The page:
In 98, I asked Eduardo what I could do to help Yoga become official in Cuba & he asked me to work with Purusha Hickson, the organiser of the Festival of Yoga & Cuban Music that occurred in Habana in November 99. This festival was brought together by the International Association of Black Yoga Teachers & CYA. It was difficult to get sponsorship for this event from an official agency in Cuba because of Yoga's ambiguous status & eventually the Traditional Health Clinics agreed to partially sponsor the event. This proved to be very significant because many doctors & medical people came to the Festival & this in turn encouraged the relationship between the Yoga Association & the Clinics which has blossomed in the last year.


This festival brought together 80 US & international students & over 200 Cuban students for 5 days of Yoga classes with 10 respected teachers of different styles & a full program of speeches, meditations, meetings & Music, Music, Music! It was a magical event where noone was paid to teach/present & the volunteer spirit of Yoga was Humming!... That is an article in itself (See A#2). It was the most international Yoga event that had occurred in Cuba upto this time but an extremely challenging event to organise due to Yoga's strange status in Cuba & the general ignorance on the US side as to the Cuban scene. IABYT & CYA wethered many wild storms but manged to pull it off.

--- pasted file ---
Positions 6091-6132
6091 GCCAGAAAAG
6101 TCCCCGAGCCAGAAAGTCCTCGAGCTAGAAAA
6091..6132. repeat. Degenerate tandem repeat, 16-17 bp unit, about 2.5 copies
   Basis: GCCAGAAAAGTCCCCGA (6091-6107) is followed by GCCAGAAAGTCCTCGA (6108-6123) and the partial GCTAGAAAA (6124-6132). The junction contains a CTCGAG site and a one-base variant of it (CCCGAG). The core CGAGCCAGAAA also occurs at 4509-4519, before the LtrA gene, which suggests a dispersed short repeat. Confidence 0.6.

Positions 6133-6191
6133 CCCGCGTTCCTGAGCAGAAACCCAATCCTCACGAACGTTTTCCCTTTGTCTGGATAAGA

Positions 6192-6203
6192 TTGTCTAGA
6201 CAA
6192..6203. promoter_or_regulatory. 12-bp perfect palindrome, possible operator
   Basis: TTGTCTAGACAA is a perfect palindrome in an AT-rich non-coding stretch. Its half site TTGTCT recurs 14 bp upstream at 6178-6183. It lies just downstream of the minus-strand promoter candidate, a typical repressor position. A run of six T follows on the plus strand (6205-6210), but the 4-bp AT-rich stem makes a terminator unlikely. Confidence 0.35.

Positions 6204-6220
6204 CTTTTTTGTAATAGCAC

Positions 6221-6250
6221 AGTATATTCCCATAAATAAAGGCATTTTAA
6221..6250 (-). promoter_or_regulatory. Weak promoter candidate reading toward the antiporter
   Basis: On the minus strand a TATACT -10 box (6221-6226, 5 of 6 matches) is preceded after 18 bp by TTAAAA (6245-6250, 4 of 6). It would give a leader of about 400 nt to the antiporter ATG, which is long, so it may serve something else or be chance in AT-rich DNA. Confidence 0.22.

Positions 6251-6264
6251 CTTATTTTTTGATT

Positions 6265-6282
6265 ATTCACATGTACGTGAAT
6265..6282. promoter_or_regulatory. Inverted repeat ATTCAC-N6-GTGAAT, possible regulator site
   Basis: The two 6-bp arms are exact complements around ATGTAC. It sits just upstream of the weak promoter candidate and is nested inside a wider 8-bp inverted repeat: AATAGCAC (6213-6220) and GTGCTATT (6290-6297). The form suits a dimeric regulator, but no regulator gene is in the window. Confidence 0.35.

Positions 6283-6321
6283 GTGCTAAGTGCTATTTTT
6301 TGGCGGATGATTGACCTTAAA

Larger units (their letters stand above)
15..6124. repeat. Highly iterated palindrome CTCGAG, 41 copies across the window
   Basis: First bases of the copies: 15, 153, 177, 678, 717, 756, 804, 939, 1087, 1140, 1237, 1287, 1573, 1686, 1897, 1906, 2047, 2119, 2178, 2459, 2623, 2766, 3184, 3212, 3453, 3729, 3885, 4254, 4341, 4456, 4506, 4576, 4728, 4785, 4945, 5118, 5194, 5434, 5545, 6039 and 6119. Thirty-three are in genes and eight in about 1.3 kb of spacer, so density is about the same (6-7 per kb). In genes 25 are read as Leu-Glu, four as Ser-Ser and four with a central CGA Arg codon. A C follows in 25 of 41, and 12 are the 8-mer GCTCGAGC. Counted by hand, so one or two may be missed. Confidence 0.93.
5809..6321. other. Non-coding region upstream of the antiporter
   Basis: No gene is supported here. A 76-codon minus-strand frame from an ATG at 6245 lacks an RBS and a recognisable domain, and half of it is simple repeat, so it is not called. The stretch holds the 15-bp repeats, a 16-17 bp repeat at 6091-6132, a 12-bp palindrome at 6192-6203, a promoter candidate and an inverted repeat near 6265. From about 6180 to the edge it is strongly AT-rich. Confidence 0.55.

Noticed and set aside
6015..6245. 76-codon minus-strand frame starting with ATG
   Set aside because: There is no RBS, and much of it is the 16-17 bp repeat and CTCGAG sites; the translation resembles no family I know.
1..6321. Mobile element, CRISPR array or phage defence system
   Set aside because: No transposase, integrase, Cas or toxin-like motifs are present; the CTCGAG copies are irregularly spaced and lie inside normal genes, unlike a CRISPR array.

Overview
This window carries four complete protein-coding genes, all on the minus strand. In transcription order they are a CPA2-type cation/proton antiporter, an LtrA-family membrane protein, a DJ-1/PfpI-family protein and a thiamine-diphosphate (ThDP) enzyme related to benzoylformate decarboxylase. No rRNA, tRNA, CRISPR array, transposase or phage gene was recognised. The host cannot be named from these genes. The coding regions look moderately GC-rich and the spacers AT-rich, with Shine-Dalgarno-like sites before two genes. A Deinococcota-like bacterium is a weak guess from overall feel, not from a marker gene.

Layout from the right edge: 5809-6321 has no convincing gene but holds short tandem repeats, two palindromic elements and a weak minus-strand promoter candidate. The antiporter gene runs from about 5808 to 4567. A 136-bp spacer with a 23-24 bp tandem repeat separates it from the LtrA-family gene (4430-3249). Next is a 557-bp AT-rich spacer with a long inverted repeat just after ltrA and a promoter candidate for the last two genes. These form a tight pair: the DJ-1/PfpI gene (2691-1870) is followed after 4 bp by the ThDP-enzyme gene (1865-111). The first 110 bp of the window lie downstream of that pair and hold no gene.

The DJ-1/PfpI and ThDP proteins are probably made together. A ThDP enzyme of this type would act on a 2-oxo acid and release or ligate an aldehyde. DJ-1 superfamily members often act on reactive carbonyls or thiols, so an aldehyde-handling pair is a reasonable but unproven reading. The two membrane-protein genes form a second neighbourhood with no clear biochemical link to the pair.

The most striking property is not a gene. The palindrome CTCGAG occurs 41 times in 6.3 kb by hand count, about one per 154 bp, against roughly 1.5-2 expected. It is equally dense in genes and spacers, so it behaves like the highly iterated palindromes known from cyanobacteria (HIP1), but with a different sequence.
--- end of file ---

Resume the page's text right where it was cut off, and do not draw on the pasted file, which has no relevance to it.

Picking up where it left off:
In 99 Cuba still wasnt as chic as it is now & we faced a lot of fear & ignorance around going to Cuba. The ignorance & fear was noticeable in the US & although Europeans & Canadians werent totally in alignment with what goes on down there, there was a much less patronising, less fearful better informed attitude among students & teachers I met outside of the US. Clearly the embargo has worked onmany levels. It was like pulling teeth to get people to sign up for what turned out to be beyond doubt a most transformative event . During that time, someone actually asked me if Cuba was part of the US..!!!!!Another - a leading figure in the Yoga world - asked "Why would anyone be interested in such an oppressive place as Cuba ?" I sent 60 personal letters to colleagues in the yoga world about the festival & the magnificent work of IABYT & had one response. Now due to the Elian crisis & the Buena Vista Social Club, I get a call almost every week with someone begging to go down with me.